HOSPITALS

From The Story of Belfast by Mary Lowry (circa 1913)

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ONE thousand years ago there was a curious old Brehon law directing the people of Ireland how the hospitals should be built. There were a great many hospitals all over the country; poverty and sickness always appealed to the tender sympathy of Irish people.

Every hospital was to have four doors open for ventilation, and a stream of pure water was to run across the middle of each floor. It was to be kept very clean and no untidy habits were allowed. It was to be kept extremely quiet, and no noise or conversation was to be permitted. Hospitals were open to all classes, and poor people were admitted free, but those who were able to pay were expected to do so.

It seems to have been a very old fashion for wise men to believe in the virtues of fresh air and pure water. What was good for the people one thousand years ago still holds good for us in these later days. Truly there is nothing new under the sun.

There was a great hospital at "Emain," Armagh, in very early times. It was called by a beautiful name, "Broinberg," the "House of Sorrow."

In the year 637 A.D., we read of an operation being performed, which doctors now called "trephining." There was a great man, Cennfaelad, "Kenfaila," who had his skull severely injured in battle. He was a year in Tomregan Medical School, and part of his brain was removed. The strange part of it was that he became so learned that he was afterwards named "Kenfaila, the Learned"; he never forgot anything, for the doctors had removed the bump of forgetfulness when his brain was opened. That operation is not often done now.

There were a great many places for leprosy throughout Ireland, for it was once a very common disease, but one we very rarely find here now. Perhaps at some future time, people may say the same about consumption, and it, too, may become a disease of the past.

We read that in the year 1651, Cromwell allowed a doctor and an apothecary to be engaged in Belfast if they were required, but on no account was the doctor to receive more than £100 a year, or the apothecary more than £60.

"The Old Poorhouse" was the first to give organised relief to the poor, but this was not sufficient for the purpose. It was at first intended to have thirty-six on the Poorhouse side, and twenty-four in the Infirmary, but this was afterwards changed and twenty poor children taken in.

In the year 1792, a Charitable Dispensary was opened to attend the poor in their own homes. A physician and surgeon attended three times a week.

The ladies of Belfast formed a society of their own in the year 1793 for the help of poor women, and they were so much in earnest that in less than one month, from the date of their first meeting, they had taken a house and begun work. The ladies of Belfast have generally been able to accomplish anything of a similar nature when they desire it.

In 1830, the Maternity Hospital in Clifton Street was built, and the work is now carried on in the larger Hospital in Townsend Street.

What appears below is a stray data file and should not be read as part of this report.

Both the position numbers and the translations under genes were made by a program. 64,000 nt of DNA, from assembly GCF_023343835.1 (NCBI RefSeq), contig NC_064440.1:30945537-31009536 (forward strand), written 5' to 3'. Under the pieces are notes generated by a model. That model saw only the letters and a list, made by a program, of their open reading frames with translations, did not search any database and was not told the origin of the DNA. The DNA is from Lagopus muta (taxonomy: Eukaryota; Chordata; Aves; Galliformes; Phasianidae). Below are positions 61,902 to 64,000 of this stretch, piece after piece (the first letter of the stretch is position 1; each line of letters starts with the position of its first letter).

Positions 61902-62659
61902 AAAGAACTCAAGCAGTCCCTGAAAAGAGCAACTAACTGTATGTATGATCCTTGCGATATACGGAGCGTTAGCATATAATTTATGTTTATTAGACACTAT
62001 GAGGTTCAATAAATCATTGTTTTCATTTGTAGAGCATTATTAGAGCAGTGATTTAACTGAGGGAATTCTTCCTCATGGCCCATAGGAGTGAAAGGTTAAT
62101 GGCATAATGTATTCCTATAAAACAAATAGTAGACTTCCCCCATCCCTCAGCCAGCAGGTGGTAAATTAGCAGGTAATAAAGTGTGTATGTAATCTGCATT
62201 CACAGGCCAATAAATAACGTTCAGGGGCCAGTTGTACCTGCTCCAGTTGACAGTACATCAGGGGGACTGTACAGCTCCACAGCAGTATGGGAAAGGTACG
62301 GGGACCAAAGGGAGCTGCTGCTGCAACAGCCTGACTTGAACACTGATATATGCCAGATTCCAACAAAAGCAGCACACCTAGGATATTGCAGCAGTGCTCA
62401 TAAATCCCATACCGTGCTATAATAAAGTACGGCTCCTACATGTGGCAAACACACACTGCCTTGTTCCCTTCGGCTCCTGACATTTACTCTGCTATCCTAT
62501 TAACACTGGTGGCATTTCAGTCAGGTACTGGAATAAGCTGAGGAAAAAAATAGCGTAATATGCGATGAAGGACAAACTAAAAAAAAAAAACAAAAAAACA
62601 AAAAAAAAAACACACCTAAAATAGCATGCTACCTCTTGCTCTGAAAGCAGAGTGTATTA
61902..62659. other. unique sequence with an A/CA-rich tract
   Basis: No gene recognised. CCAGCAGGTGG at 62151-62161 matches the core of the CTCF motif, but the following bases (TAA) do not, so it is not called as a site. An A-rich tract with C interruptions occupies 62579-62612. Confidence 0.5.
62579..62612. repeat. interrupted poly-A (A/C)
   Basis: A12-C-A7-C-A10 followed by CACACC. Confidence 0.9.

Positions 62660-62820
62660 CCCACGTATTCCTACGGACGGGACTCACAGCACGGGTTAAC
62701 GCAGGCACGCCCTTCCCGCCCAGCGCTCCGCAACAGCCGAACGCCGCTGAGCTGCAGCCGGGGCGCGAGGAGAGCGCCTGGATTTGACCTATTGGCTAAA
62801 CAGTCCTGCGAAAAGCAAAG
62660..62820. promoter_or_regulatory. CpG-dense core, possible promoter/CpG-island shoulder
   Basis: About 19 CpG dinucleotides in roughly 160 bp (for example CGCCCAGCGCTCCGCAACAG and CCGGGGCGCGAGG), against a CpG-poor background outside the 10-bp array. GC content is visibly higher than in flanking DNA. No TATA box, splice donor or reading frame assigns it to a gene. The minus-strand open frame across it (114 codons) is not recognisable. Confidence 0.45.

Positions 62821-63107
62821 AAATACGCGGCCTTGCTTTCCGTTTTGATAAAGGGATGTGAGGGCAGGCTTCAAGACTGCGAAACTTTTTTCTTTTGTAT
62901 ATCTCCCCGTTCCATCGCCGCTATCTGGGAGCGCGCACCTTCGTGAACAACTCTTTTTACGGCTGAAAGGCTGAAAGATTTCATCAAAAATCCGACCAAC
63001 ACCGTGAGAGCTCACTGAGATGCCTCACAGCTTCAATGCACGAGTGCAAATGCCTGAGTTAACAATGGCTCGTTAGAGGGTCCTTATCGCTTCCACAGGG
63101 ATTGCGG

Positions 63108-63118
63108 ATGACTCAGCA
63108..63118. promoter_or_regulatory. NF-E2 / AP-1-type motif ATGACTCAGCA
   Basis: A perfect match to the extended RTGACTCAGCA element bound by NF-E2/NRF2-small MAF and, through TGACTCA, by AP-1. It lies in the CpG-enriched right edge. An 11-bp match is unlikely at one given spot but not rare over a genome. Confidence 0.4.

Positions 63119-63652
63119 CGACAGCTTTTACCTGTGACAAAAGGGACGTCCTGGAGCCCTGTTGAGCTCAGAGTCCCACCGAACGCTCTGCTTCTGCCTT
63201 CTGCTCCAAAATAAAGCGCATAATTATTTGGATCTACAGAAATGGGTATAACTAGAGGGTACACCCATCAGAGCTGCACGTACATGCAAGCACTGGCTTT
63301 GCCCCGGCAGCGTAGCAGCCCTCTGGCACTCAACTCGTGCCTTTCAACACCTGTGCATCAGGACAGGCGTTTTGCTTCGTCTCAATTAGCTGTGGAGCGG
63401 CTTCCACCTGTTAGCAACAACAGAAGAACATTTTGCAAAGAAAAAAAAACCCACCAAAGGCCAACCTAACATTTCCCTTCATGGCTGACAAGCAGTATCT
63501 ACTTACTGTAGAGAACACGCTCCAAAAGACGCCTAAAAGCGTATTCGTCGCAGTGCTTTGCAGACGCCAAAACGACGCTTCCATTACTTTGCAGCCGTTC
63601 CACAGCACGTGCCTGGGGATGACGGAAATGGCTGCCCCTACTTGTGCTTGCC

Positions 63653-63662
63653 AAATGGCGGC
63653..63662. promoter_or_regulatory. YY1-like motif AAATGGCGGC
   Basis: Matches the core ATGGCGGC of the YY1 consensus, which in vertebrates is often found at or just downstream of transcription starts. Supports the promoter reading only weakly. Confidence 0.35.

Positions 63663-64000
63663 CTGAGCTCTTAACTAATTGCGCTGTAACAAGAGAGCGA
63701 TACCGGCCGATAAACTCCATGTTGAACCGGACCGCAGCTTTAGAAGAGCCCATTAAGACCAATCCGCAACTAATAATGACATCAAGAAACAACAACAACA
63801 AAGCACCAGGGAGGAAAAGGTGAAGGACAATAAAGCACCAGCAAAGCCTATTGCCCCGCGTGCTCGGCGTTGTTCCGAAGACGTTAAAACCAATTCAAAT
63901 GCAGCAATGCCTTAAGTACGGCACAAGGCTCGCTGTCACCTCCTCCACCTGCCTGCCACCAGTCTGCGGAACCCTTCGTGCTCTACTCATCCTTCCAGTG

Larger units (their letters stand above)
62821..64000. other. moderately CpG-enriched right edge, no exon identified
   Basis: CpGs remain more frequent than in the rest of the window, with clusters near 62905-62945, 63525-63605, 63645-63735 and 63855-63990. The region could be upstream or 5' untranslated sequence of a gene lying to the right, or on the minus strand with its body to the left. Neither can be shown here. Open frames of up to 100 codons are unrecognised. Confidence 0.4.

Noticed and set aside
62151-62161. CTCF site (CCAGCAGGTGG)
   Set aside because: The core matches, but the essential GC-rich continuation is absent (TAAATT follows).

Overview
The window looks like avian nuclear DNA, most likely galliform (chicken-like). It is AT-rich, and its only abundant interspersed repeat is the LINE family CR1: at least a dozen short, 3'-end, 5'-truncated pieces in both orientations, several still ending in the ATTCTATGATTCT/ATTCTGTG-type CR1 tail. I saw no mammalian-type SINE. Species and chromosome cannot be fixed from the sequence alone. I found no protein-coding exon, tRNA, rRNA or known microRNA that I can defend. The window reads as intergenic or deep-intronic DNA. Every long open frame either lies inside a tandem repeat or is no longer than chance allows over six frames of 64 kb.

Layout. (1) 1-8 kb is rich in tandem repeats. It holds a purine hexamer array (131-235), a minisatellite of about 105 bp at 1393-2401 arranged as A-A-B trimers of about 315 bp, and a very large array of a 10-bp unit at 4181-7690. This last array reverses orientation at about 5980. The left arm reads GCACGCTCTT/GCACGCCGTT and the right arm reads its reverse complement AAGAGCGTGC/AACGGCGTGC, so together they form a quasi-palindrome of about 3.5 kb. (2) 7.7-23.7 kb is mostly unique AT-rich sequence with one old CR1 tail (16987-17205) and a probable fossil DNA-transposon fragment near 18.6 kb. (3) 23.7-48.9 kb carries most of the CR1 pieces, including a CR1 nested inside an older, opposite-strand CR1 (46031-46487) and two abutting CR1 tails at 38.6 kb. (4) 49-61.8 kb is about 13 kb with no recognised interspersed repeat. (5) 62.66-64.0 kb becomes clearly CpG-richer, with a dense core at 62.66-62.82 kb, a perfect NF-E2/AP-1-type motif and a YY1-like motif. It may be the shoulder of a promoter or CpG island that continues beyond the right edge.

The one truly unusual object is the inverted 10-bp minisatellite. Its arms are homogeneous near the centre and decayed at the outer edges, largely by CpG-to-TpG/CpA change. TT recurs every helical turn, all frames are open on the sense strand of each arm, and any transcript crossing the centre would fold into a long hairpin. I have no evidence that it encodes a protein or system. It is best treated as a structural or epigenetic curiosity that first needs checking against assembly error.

In 1793, a Fever Hospital was opened with six beds, and from this small beginning the Frederick Street Hospital was opened in 1817, which has now developed into the splendid Royal Victoria Hospital of the present day, and there are also many smaller special Hospitals throughout the city.

The Frederick Street Hospital was built for seventy beds, and thirty were set apart for fever. Epidemics of fever frequently swept over the town and all the beds were filled with typhus fever patients, often far more than double the number the place was intended to hold.

It was a serious consideration to accept patients for operations in the same building where typhus was treated, so, in 1846, a Fever Hospital was opened at the Workhouse, and all fever cases were sent there. Now we have a most up-to-date Infectious Diseases Hospital built outside the city, in the pure country air of Purdysburn. At present it has 168 beds.

The Workhouse Infirmary has 1,500 beds, for fever 100 and for children 200.

The first Medical School was in the Royal Academical Institution in the year 1835, and continued there until the Queen's College was built in 1849. The Medical School of Queen's has produced some very famous men, and has a record of which Belfast is most justly proud.

The Royal Victoria Hospital in Grosvenor Road was opened by King Edward in the year 1903. It occupies a site of six acres, and is fitted with every modern improvement for the relief and comfort of suffering humanity.

It is a marvellous change now from the days of Louis XVI., when he set to work to improve the French hospitals, and they must have required it. In Paris three patients were kept in one bed, but that was a decided step in advance from one hundred years before then, when six patients were accommodated in one bed. Now Paris has the most advanced hospitals and a splendid medical school. All over the world there is no other profession so ready to give their skilful knowledge, and patient care and attention, often for very poor reward. The old Irish system of payment was four shillings a day for surgeons and one shilling a day for nurses. With the advance of knowledge this has also been changed.

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